3) Old Beach
The new beach starts from the Concert Hall and ends at the White Tower, from there begin the Victory Avenue (Leoforos Nikis) or as it used to be called the "Old Beach". This street is one of the most elegant and sensual streets of the city, and its history begin only 146 years ago. It was created in 1873 after the demolition of the south wall of the city and its original name was Beyaz Kule Avenue (of the White Tower), while after the liberation the name was Hellenized and became that of the White Tower. This day, Victory Avenue is lined with the most expensive high-rise buildings in Thessaloniki, while the ground floors still house a few designer clothing stores, good restaurants and... more than 30 cafes! At the end of the avenue is the port, where the cruise ships dock. In the summer months you will find many young people sitting on the benches to while away the weather gazing at the idyllic setting, accompanied by coffee or beer.
2) New Beach
Although it took a long time to be done, the new beach of Thessaloniki is one of the most idyllic spots in the whole of Macedonia. It has 3.5 kilometers of exploited and reconstructed coastal front, the largest in Greece, which starts from the White Tower and ends at the Concert Hall. This spot is a destination for walkers who want to enjoy the sun, the sea and the sky of Thessaloniki, but also those who want to run or cycle in the city center. Along the new beach you will discover several things that deserve attention, as well as many green spaces.
The first thematic area we meet starting from the White Tower is the garden of Alexander the Great. It is essentially a place with a lot of greenery, fountains and, of course, the impressive statue of Alexander the Great riding Bucephalus. The statue has a height of 11 meters, was erected in 1973 at the expense of fundraising committees, was inaugurated in 1974 and was created by the sculptor Evangelos Moustakas. Next you will find the "Moon on the shore". It is a sculpture in the sea, created by sculptor Pavlos Vassiliadis in 1997, the year Thessaloniki was the European capital of Culture. It is made of stainless metal painted with chrome and its height is 3.80 m. Right next to the Makedonia Palace Hotel and the entrance of the Macedonian Museum of Contemporary Art, there is perhaps the most photographed attraction of Thessaloniki in recent years, the "Umbrellas" of George Zongolopoulos in the Garden of the afternoon sun. This spot is ideal for taking beautiful photos with a view of Thermaikos Gulf, as well as being photographed by grabbing one of the umbrellas. The other thematic areas are the garden of sand and the garden of shade with many tennis courts, the garden of seasons with an outdoor marble amphitheater, the garden of Odysseas Fokas with playgrounds, the garden of the Mediterranean which is full of aromatic plants and citrus trees, the garden of sculptures which is the natural boundary of the new beach for the Thessalonians, the garden of sound with the two structures with pergolas which have different decoration and host, the garden of roses that looks like a hidden courtyard like the old mansions of the city, the garden of memory with flower beds sown with all kinds of aromatic plants, the garden of water with ponds full of goldfish, frogs and turtles resting among the water lilies and reeds and finally the garden of music, where, of course, the Thessaloniki Concert Hall is located.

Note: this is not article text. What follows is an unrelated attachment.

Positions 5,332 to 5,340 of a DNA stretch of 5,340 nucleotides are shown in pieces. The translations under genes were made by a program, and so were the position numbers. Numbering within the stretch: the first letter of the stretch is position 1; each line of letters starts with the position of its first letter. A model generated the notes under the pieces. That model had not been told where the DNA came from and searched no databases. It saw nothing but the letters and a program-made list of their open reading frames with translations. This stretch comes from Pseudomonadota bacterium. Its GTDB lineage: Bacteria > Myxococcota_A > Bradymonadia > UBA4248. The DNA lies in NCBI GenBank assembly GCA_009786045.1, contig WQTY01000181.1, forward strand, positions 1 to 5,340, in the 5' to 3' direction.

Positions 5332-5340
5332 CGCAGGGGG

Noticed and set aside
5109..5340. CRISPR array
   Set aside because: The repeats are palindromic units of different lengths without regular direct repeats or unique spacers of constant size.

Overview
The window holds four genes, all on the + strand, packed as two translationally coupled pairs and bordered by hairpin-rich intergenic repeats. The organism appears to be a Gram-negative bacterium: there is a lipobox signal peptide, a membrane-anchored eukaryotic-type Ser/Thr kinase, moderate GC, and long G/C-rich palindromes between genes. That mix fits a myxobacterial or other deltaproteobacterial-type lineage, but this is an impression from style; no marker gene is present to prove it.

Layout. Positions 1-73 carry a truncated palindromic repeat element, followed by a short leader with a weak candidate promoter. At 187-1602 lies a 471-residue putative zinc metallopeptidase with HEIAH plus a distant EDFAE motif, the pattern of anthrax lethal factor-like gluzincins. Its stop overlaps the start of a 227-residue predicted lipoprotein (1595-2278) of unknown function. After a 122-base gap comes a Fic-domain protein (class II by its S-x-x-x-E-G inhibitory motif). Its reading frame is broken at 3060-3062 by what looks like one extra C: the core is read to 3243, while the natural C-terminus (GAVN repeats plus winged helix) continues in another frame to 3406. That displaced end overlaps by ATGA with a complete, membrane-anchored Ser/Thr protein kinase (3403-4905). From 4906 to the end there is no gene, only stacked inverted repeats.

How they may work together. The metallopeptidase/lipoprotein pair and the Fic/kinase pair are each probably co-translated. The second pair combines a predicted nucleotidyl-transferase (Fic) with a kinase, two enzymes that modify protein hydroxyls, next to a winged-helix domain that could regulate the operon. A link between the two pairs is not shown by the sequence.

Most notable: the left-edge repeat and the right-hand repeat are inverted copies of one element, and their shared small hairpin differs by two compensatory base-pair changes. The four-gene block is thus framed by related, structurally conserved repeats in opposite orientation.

1) White Tower
The White Tower is the symbol of Thessaloniki and one of the most recognizable sights of Greece. It is a fortification project of Ottoman construction of the 15th century (built probably between 1450-70), which has gone through many phases and has changed several names. The current form of the tower replaced a Byzantine fortification of the 12th century, to be used later as a janissary guard accommodation and as a prison for death row inmates. It has been found that in the beginning it was called "Tower Of The Lion", according to a Turkish inscription of 1535-1536 and which was located at the entrance of the outer enclosure, and then it was named "Fortress of Kalamaria". Because very often the face of the tower was painted with blood and there were many victims from Ottoman torturers and executioners, but also executions of prisoners by the Janissaries, at that time until the end of the 19th century the tower was named as the "Tower of blood". When the Ottoman Empire occupied Thessaloniki and transferred to the Greek state in 1912 during the First Balkan War, the Tower was in white color, as it was called, which symbolized the purification. It has 6 floors, 34 meters high and 70 meters perimeter, and today it operates as a museum. The view from the top is dazzling, since you will have a panoramic view of the city from all points of the horizon. Admission costs 4e, but there are many categories that enter for free, while free is admission every first Sunday of the month.